Using differential cDNA library screening techniques based on metastatic and nonmetastatic rat mammary adenocarcinoma cell lines we previously cloned and sequenced the metastasis-associated gene mta1. Using homology to the rat MTA1 gene we cloned the human MTA1 gene and found it to be overexpressed in a variety of human cell lines. We found a close similarity between the human MTA1 and rat MTA1 genes, as shown by 88% and 96% identities of the nucleotide and predicted amino acid sequences, respectively. Both genes encode novel proteins that contain a proline-rich region (SH3 binding motif), a putative zinc finger motif, a leucine zipper motif, and five copies of the SPXX motif often found in gene regulatory proteins. Using Southern blot analysis, the MTA1 gene was found to be highly conserved among all species examined; and using Northern blot analysis, MTA1 transcripts were found in virtually all cell lines of human origin that were analyzed, including melanoma and breast, cervix and ovarian carcinoma cells and normal breast epithelial cells. However, the expression level of the MTA1 gene in a normal breast epithelial cell was approximately 50% of that found in rapidly growing breast adenocarcinoma cell lines and an atypical mammary cell line. Experimental inhibition of MTA1 protein expression using antisense phosphorothioate oligonucleotides resulted in growth inhibition of human MDA-MB-231 breast cancer cells with relatively high expression of the MTA1 gene. Furthermore, the MTA1 protein was localized in the nuclei of cells transfected using a mammalian expression vector containing the full-length MTA1 gene. The results suggest that the MTA1 protein may function in cellular signaling processes important in the progression and growth of cancer cells, possibly as a nuclear regulatory factor.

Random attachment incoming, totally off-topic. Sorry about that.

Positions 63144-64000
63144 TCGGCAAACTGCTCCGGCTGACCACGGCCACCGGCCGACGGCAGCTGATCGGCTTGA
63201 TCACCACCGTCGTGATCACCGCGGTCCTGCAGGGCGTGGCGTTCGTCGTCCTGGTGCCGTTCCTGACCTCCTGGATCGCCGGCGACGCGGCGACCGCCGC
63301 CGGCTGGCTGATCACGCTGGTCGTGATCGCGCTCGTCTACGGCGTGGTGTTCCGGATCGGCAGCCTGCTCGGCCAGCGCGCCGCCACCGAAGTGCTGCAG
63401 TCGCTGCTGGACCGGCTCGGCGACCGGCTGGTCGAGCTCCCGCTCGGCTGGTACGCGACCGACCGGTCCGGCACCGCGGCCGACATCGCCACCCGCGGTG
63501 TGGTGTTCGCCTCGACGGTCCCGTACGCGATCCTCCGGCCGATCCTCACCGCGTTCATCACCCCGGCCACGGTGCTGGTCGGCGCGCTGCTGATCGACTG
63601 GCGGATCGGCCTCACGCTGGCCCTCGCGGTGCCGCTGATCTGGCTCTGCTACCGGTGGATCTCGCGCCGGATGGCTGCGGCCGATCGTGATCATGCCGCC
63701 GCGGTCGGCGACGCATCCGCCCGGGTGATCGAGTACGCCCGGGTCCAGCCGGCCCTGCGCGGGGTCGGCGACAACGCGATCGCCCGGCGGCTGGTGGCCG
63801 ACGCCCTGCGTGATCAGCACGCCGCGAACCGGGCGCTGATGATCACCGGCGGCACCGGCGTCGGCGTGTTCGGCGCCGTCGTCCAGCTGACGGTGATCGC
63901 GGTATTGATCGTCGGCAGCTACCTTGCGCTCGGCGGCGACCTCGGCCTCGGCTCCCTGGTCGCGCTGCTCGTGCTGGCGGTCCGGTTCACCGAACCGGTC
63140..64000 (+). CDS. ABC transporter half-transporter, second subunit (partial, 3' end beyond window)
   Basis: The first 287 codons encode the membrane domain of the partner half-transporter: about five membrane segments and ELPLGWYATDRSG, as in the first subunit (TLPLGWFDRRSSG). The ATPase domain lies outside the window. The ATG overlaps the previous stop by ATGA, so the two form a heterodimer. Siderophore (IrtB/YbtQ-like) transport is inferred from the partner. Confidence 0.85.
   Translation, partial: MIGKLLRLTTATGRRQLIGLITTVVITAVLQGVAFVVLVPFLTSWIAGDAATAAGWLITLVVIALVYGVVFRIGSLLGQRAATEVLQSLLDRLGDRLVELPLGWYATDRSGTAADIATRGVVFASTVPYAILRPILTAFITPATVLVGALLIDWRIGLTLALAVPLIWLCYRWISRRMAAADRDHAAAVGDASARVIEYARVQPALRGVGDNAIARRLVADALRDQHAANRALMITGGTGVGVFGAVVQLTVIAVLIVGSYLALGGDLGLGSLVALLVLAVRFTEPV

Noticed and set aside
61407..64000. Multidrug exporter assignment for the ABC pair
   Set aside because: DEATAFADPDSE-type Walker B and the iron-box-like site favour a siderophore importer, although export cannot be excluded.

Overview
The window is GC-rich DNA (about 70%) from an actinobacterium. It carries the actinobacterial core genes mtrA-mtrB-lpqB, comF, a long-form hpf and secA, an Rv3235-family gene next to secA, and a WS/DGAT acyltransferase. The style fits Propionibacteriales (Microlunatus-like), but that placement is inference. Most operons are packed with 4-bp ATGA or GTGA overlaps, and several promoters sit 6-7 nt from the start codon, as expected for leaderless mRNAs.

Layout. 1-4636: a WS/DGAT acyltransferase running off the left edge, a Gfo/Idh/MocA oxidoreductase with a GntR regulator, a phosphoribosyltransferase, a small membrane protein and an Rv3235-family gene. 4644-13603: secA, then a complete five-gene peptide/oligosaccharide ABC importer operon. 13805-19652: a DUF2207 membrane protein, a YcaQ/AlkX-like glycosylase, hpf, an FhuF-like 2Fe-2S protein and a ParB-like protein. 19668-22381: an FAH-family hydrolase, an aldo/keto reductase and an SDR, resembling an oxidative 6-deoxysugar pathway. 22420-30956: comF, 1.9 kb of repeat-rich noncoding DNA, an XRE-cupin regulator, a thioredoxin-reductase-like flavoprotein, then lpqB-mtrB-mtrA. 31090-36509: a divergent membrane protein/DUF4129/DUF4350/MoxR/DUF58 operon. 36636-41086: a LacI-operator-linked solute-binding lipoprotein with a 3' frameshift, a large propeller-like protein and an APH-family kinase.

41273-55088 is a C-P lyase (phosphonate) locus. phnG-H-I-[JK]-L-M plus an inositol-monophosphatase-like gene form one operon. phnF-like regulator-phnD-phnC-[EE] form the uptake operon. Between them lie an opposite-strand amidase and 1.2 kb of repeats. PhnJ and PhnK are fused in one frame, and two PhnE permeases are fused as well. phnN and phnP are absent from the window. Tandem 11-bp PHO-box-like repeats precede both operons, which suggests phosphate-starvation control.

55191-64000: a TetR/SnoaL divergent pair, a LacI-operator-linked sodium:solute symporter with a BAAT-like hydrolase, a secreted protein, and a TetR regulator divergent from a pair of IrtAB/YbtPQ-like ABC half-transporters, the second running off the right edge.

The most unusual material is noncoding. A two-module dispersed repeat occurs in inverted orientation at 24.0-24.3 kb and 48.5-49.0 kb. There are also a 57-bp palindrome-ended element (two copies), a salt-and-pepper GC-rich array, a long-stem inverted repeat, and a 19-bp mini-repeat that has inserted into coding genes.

Copyright 2000 Wiley-Liss, Inc.